The pain of people-pleasing finally became more painful than fear of change, risk-taking, experimentation, failure and growth. After finally realising I was not being the kind of man I could be proud of, I was ready to try anything to change that.

People-pleasers are proud of the way they are, like someone who insists on drinking poison because it gets them high. I have to hit them hard and brutal like this, not only because it can snap people-pleasers out of their trance, but also because it’s the only honest way to speak about people-pleasing.

I have literally nothing positive to say about people-pleasing behaviour.

It doesn’t help you (beyond meaningless instant-gratification highs). It deprives others of life and growth while enabling co-dependency. It enables users and manipulators to take advantage of you and others, and it brings out the worst tendencies of even decent people.

But… I love my people-pleaser clients for a reason: they’re GOOD people!

You’re better than you realise

I don’t usually use language like that, but again it’s the simplest way I can describe my people-pleasing clients.

Sure, some people-pleasers are dark and resentful and cannot come back from that place (e.g. “MGTOW”). They’ve become harmful destructive forces in society and sometimes it’s beyond my skills to enable their recovery.

But most of the Nice Guys and Girls I work with became people-pleasers because their natural reaction to fear is to HELP people. They are trying to make the world a better place, underneath all the needy and manipulative stuff.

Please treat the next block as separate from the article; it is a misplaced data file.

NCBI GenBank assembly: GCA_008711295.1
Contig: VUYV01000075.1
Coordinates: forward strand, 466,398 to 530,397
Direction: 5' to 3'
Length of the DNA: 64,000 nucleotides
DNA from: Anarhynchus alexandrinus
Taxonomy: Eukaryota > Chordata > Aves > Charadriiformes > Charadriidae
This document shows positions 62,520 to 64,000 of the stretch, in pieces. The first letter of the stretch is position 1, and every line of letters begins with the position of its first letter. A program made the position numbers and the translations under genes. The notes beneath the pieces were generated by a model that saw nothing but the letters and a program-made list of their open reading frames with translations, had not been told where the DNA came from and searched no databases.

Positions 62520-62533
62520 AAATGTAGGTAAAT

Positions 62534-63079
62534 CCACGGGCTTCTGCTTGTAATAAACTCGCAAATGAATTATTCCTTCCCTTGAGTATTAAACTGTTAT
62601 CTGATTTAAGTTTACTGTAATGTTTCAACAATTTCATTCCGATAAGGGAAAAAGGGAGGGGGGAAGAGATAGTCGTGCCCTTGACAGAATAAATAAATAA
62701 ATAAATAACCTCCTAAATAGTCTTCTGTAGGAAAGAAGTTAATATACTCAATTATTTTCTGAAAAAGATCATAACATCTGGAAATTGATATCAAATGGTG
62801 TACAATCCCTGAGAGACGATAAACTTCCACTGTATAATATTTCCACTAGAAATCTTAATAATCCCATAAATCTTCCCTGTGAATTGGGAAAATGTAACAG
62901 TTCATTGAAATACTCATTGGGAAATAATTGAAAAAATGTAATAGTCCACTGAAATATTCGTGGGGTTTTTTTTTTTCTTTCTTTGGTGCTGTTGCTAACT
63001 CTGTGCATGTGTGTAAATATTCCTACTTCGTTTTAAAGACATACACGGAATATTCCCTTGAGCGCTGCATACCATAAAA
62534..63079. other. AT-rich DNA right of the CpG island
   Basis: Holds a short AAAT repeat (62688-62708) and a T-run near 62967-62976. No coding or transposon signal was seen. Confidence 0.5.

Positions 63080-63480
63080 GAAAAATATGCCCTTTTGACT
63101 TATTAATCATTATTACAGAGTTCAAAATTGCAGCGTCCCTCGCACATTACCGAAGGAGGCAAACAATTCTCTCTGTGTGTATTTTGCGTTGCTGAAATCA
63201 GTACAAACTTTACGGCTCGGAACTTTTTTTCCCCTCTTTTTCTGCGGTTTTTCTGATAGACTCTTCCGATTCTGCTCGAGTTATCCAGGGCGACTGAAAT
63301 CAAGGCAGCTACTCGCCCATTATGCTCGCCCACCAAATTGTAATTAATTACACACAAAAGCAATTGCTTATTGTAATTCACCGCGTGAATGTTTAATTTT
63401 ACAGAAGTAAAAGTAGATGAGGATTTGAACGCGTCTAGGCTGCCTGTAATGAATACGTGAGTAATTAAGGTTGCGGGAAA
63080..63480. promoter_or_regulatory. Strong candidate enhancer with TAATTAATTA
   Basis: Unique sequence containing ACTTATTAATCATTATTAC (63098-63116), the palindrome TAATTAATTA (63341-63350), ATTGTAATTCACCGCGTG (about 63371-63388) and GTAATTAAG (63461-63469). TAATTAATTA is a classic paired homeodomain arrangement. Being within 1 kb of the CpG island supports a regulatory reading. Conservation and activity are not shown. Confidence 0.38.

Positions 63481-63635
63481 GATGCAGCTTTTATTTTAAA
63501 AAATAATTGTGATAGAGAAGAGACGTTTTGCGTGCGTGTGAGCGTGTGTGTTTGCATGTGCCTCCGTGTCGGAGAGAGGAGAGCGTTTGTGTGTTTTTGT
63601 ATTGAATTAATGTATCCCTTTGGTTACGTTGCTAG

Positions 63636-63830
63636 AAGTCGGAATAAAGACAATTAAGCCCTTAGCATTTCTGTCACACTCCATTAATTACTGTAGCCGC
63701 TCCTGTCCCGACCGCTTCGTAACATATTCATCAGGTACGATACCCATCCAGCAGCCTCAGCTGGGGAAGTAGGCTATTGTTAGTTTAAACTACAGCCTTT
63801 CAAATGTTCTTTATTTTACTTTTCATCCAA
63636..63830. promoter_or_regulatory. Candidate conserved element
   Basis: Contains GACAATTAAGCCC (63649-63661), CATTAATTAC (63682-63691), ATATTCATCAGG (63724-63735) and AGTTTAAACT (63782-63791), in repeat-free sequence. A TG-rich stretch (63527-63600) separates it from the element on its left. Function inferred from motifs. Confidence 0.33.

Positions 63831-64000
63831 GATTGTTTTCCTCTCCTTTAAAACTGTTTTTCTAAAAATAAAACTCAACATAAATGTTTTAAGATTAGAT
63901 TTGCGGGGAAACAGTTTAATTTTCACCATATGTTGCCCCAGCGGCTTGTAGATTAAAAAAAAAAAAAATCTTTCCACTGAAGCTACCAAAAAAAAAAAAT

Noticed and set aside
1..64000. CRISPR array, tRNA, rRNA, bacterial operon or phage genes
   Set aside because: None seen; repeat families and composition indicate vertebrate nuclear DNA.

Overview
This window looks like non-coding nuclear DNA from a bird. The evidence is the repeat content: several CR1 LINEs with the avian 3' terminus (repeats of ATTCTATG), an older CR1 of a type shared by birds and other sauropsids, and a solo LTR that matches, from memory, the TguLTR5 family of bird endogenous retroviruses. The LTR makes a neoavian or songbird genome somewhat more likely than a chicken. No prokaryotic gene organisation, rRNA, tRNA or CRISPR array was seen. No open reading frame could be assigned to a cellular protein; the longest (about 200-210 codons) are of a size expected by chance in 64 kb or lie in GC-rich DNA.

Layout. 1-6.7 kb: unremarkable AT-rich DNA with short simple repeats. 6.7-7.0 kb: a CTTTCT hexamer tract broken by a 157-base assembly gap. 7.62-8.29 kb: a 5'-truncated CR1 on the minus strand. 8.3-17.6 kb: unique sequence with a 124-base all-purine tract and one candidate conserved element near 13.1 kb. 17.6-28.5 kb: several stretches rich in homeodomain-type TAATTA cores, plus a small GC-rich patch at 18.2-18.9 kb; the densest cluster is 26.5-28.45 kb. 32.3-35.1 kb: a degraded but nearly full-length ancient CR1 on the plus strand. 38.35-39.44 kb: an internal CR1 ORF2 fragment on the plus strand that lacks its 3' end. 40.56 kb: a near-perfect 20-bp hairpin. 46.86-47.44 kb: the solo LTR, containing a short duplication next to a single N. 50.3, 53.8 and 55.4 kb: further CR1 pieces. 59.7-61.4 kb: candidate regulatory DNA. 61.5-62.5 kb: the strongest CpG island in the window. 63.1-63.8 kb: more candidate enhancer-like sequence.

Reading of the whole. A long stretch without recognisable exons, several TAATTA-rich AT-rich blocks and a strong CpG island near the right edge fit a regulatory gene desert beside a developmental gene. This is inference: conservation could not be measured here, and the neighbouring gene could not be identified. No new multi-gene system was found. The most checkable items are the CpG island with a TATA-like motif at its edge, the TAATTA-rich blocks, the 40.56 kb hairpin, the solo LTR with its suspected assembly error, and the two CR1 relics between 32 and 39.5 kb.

Their (your) potential as a transformational force for good in the world is limitless.

I’m always stoked to witness a former people-pleaser become a loving and confident leader of integrity, once they rid themselves of the self-sacrifice compulsion and unleash their true personality. Then they can really help others, from a place of honesty, courage, self-respect and inner strength.

If you’re a people-pleasing Nice Guy/Girl, I urge you to dedicate 2019 to replacing your needy motives and behaviours with a healthier and more honest expression of who you really are.

Perhaps you have no idea what that even means – that’s OK, I didn’t either when I first started. It takes time to figure it out. If you’re still breathing, there’s still time to make a change!

Contact me any time if I can support you to make this painful but massively rewarding transformation. 

The 3X Confidence and Authenticity Masterclass Program [Udemy course]
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Overcome Your Fear of Rejection… Permanently [Udemy course]
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The Legendary Life: Build the Motivation and Confidence to Create an Authentic Lifestyle [book]
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A philosophical examination of the confident mindset, from a scientific and practical viewpoint. This book will help you decode confidence into a set of beliefs and behaviours that you can control.

5 Responses

  1. amazing, i just realized this, and typed into google niceness is a mental illness and this article came up, as i was reading it i was amazed it felt like reading something i typed myself, it was so accurate a description of me, lately i have been trying to help many people without their asking for help and being basically ignored and feeling unappreciated i have also realized i have been associating with a narcissist, when studying the narcissist i had the thought is their behaviour actually mental illness or i am the mentally ill one, LOL i thought, how do animals behave in harmony with nature, a lion isnt out there sacrificing itself and pleasing everyone, i am more mentally ill than these sociopathic narcisst types and i was astonished by that realization about myself lol